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Samuel Robertson student to Microsoft world championships

SRT Grade 11 student Anthony Wock receives his national award. - Contributed
SRT Grade 11 student Anthony Wock receives his national award.
— image credit: Contributed

A Maple Ridge student will be carrying the flag at the Microsoft Office Specialist World Championship competition in California.

Samuel Robertson Technical (SRT) Grade 11 student Anthony Wock’s test scores in PowerPoint made him tops in Canada.

The Maple Ridge company CCI Learning Solutions teaches the course, and will be sponsoring Wock’s trip to Anaheim, and Disney’s Grand Californian Hotel, on July 27-30 for the World Championships. There are cash prices of $5,000, $2,500 and $1,000 for first, second and third places, as well as medals and certificates.

It is a truly global competition, and last year’s champions came from the UK, Nepal, Macao, China, Taiwan and the Czech Republic. The 344,000 candidates competed in Word, Excel, and Powerpoint, in both 2010 and 2007 versions.

Samuel Robertson Technical started offering a Microsoft Academy program on a trial basis last year, in partnership with CCI Learning Solutions.

“It offers them a better chance of getting a job after high school,” said SRT’s Brad Dingler, an IT teacher.

Wock has a black belt in the Korean martial art Taekwondo, and since his landmark certification, has gone to get a black belt in Power Point 2010.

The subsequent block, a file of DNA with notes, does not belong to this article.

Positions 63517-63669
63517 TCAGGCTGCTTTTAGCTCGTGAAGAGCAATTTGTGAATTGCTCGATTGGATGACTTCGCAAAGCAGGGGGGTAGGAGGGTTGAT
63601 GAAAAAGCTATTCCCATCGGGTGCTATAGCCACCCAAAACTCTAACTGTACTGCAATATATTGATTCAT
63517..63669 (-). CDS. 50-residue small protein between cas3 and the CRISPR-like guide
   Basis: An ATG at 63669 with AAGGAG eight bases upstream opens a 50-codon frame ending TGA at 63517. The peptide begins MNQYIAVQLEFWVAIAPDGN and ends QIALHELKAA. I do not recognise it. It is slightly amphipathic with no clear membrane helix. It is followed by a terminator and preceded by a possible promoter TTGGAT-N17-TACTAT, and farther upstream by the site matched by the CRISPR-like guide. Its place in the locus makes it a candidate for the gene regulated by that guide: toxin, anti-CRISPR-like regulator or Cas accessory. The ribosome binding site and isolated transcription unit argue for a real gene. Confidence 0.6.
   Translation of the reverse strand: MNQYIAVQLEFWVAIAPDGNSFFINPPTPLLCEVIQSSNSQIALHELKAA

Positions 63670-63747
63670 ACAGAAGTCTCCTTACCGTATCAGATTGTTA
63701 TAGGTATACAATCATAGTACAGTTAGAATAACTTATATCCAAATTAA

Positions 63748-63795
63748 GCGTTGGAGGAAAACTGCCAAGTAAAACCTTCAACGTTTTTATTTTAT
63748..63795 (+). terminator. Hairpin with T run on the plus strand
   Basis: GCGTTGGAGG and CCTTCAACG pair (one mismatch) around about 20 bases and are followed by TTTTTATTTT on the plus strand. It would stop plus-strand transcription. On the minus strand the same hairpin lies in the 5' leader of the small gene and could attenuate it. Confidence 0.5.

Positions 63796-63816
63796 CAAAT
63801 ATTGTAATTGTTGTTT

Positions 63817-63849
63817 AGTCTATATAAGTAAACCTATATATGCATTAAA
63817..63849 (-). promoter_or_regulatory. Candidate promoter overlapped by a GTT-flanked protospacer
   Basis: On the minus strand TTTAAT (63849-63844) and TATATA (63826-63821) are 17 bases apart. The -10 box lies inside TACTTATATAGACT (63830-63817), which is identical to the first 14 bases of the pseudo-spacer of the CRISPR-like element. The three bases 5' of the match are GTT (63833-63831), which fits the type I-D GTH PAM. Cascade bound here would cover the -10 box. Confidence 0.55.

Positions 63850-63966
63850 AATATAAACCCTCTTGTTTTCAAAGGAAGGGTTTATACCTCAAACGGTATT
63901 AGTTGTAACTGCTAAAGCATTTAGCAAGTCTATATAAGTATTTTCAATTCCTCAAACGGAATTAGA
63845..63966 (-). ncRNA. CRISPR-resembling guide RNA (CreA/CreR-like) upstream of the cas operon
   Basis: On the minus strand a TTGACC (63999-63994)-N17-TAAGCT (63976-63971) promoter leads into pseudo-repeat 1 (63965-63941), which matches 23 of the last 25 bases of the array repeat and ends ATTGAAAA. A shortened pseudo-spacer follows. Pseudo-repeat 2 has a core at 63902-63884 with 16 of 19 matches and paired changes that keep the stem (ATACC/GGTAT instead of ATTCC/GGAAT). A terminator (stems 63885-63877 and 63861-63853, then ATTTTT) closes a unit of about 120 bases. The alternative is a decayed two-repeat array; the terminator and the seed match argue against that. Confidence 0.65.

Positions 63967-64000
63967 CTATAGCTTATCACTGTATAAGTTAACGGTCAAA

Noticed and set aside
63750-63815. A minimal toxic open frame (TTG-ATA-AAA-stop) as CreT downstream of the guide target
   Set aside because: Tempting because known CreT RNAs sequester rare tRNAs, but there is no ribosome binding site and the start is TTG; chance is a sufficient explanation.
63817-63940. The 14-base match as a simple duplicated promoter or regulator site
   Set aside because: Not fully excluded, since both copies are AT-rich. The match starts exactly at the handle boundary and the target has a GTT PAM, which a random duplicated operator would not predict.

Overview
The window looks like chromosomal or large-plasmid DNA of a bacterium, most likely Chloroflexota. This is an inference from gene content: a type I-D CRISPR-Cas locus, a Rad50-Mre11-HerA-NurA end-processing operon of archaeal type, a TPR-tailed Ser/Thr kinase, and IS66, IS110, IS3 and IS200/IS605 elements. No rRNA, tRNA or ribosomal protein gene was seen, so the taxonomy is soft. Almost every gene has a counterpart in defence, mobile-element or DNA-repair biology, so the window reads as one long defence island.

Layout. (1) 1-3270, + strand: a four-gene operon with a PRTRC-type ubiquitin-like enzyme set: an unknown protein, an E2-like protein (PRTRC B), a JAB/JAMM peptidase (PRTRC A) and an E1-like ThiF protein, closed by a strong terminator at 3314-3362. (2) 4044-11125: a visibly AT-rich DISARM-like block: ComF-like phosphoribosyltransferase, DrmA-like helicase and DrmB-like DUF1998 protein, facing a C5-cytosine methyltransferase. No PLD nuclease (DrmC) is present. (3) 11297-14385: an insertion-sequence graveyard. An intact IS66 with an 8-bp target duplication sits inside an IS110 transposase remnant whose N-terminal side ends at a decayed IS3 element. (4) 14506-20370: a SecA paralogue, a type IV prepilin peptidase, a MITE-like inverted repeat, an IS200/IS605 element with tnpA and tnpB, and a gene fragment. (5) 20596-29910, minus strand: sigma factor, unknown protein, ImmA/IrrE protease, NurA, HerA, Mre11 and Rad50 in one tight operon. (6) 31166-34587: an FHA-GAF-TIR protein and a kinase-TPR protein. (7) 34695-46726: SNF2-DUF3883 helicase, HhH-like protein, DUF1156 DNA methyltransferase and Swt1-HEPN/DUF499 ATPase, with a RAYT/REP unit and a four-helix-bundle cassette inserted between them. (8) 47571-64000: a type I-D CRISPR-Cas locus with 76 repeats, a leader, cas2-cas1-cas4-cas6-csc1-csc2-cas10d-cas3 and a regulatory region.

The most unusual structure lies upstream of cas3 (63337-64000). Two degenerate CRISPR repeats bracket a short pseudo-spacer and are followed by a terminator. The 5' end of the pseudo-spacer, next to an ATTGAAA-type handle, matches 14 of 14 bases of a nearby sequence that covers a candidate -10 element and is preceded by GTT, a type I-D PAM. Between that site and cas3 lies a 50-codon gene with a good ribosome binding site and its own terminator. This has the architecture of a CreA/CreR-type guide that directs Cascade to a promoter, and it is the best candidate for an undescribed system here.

He was the first student in B.C. to receive a Microsoft Office specialist certificate from a provincial high school in 2013.

This year he became the first high school student to win the national championship, and completed the 50-minute test in just 17 minutes, with a perfect score.

Dingler explained that the certification demonstrates that a student has a basic understanding of the software, and then they can become experts and masters. These courses are typically offered by post secondary institutions in Canada, but in the U.S. they more widespread.

He calls Wock’s achievement “a pretty big deal.”

“We are seeing more young students from high schools showing their potential,” said Malcolm Knox, president and CEO of CCI Learning, comments. “These skills are required by all students that want to compete in this digital age, but being the number one student in all of Canada for PowerPoint 2010 is highly impressive and an accomplishment that should not be overlooked.”

 

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